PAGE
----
I know about the coil bind issue-I'll be checking for that and if my plan is even workable once I get it all apart. I know the spring has lost tension, but I'm just working with what I've got, hah.

I'm going to do some more research and see if there are any triple clamp options that would fit easily on my frame that would allow 35mm forks, and then I may be emailing you. Again, though-longer springs from other forks will raise the front end without a rate change, unless static compression is significantly greater. What might work, though, would be springs from, say, a CB900 or something that are likely stiffer from the factory due to the extra weight. Like you said, lots of time and tinkering haha.

Thanks for the compliment; I wasn't expecting the bikes to be anywhere near this good, or even really running well, when I went to look at them. Needless to say, I was pleasantly surprised!


EDIT: look http://en.wikipedia.org/wiki/Spring_%28device%29, under 'theory', and there is a good equation for spring stiffness. spring force has negative association to number of active coils.
 

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Discussion Starter #15
Adding shims won't make a spring stiffer. All that does is change the location of the fork in the travel. If you add enough preload to the point where there is little to no droop, then it will feel a little stiffer, but that is far beyond optimal.

I'm not sure if the factory springs are progressive or not, but cutting them does actually make them slightly stiffer (note: if the spring gets hot, you will start to anneal the metal, and the spring will lose stiffness. Cut with a hacksaw or a cutoff wheel). A coil spring is basically a torsion bar twisted in a circle. The stiffness of a torsion bar made of a certain metal is determined by its diameter and the length of the bar. If you cut some length off of a coil spring, you are essentially removing some length from the torsion bar, thus making it stiffer. This is why if you take two equal length springs, with the same wire diameter, but one with closely spaced coils and one with coils spaced further apart, the closely-spaced coils will always be softer. If the spring is progressive, cutting the springs has an even greater difference because you can cut specifically on the softer end of the spring, and the endmost coils are often 'dead', at least in cars. This will stiffen the spring and shorten it with no coil bind issues. Hard to explain this without pics... The trick has been around in the hotrod/muscle car crowd for a long time. Not to say it's the best way, but it does work.

I know about the coil bind issue-I'll be checking for that and if my plan is even workable once I get it all apart. I know the spring has lost tension, but I'm just working with what I've got, hah.

I'm going to do some more research and see if there are any triple clamp options that would fit easily on my frame that would allow 35mm forks, and then I may be emailing you. Again, though-longer springs from other forks will raise the front end without a rate change, unless static compression is significantly greater. What might work, though, would be springs from, say, a CB900 or something that are likely stiffer from the factory due to the extra weight. Like you said, lots of time and tinkering haha.

Thanks for the compliment; I wasn't expecting the bikes to be anywhere near this good, or even really running well, when I went to look at them. Needless to say, I was pleasantly surprised!


EDIT: look http://en.wikipedia.org/wiki/Spring_%28device%29, under 'theory', and there is a good equation for spring stiffness. spring force has negative association to number of active coils.
 

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The stock springs are well known for looseing tention over the years wether they are progressive or not You'll get something from shimming them, possibly close to what you'll get if you can determine what end of the spring to cut off. The deal is, if it dosent work, you can take the shim back out. Can you weld the spring back together if it dosen't work when you cut it? I'd personaly try this first, if I'm wrong I'll have to drink two or three extra beers to get over my shame. If you're wrong you'll be buying parts. Just saying...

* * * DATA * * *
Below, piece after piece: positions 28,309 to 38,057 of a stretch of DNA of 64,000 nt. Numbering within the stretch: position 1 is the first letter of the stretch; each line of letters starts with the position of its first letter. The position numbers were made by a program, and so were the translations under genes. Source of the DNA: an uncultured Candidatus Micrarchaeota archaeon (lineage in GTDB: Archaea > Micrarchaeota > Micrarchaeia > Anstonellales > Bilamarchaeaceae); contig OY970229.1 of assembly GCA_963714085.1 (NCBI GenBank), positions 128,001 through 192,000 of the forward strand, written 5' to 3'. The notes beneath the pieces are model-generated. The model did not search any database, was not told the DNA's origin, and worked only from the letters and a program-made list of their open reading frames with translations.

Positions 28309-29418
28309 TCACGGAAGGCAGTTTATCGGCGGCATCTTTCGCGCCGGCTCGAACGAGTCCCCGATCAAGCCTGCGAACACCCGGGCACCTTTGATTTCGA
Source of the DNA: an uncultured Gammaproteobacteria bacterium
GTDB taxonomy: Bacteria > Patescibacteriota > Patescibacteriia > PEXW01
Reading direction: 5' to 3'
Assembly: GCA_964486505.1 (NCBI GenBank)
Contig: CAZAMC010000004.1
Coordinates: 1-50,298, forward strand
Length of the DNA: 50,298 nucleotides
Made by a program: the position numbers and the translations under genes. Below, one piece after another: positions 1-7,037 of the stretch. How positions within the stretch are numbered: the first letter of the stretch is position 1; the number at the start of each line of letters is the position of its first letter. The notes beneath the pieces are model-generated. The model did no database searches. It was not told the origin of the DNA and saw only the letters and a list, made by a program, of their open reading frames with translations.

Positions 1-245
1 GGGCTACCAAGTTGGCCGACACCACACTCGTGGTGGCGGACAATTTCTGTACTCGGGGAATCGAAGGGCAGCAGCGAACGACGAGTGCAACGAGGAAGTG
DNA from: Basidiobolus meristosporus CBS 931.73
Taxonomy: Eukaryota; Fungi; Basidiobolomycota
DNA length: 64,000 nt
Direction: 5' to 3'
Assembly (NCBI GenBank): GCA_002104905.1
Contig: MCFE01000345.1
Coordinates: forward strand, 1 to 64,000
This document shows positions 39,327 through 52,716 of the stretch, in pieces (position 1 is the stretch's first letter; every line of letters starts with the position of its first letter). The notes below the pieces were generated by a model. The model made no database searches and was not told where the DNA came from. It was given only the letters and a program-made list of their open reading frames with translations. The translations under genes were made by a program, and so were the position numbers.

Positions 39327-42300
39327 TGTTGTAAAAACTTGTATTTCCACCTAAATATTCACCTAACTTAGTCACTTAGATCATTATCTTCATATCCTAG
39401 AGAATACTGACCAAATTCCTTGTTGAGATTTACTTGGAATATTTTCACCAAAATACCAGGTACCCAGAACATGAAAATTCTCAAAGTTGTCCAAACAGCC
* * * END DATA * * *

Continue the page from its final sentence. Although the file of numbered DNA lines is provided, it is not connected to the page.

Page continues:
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The stock springs are well known for looseing tention over the years wether they are progressive or not You'll get something from shimming them, possibly close to what you'll get if you can determine what end of the spring to cut off. The deal is, if it dosent work, you can take the shim back out. Can you weld the spring back together if it dosen't work when you cut it? I'd personaly try this first, if I'm wrong I'll have to drink two or three extra beers to get over my shame. If you're wrong you'll be buying parts. Just saying...
 

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Discussion Starter #18
True, shims are reversible. Once I get it all apart I'm going to check the rest length (I know it isn't tension but its as close as I can get in my garage) and see how close it is. I'll have to see what it looks like and then go from there on shimming/cutting. The ride height and sag are about right though right now, and the last thing I want to do is raise the front end more with shims. But yeah, you're probably right. I may just try shims as first and see how that goes. I can always take it apart again later.

And no, you can't weld a spring. The heat will cause it to lose tension, thus making it not much of a spring anymore.
 

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Discussion Starter #19
True, shims are reversible. Once I get it all apart I'm going to check the rest length (I know it isn't tension but its as close as I can get in my garage) and see how close it is. I'll have to see what it looks like and then go from there on shimming/cutting. The ride height and sag are about right though right now, and the last thing I want to do is raise the front end more with shims. But yeah, you're probably right. I may just try shims as first and see how that goes. I can always take it apart again later.

And no, you can't weld a spring. The heat will cause it to lose tension, thus making it not much of a spring anymore.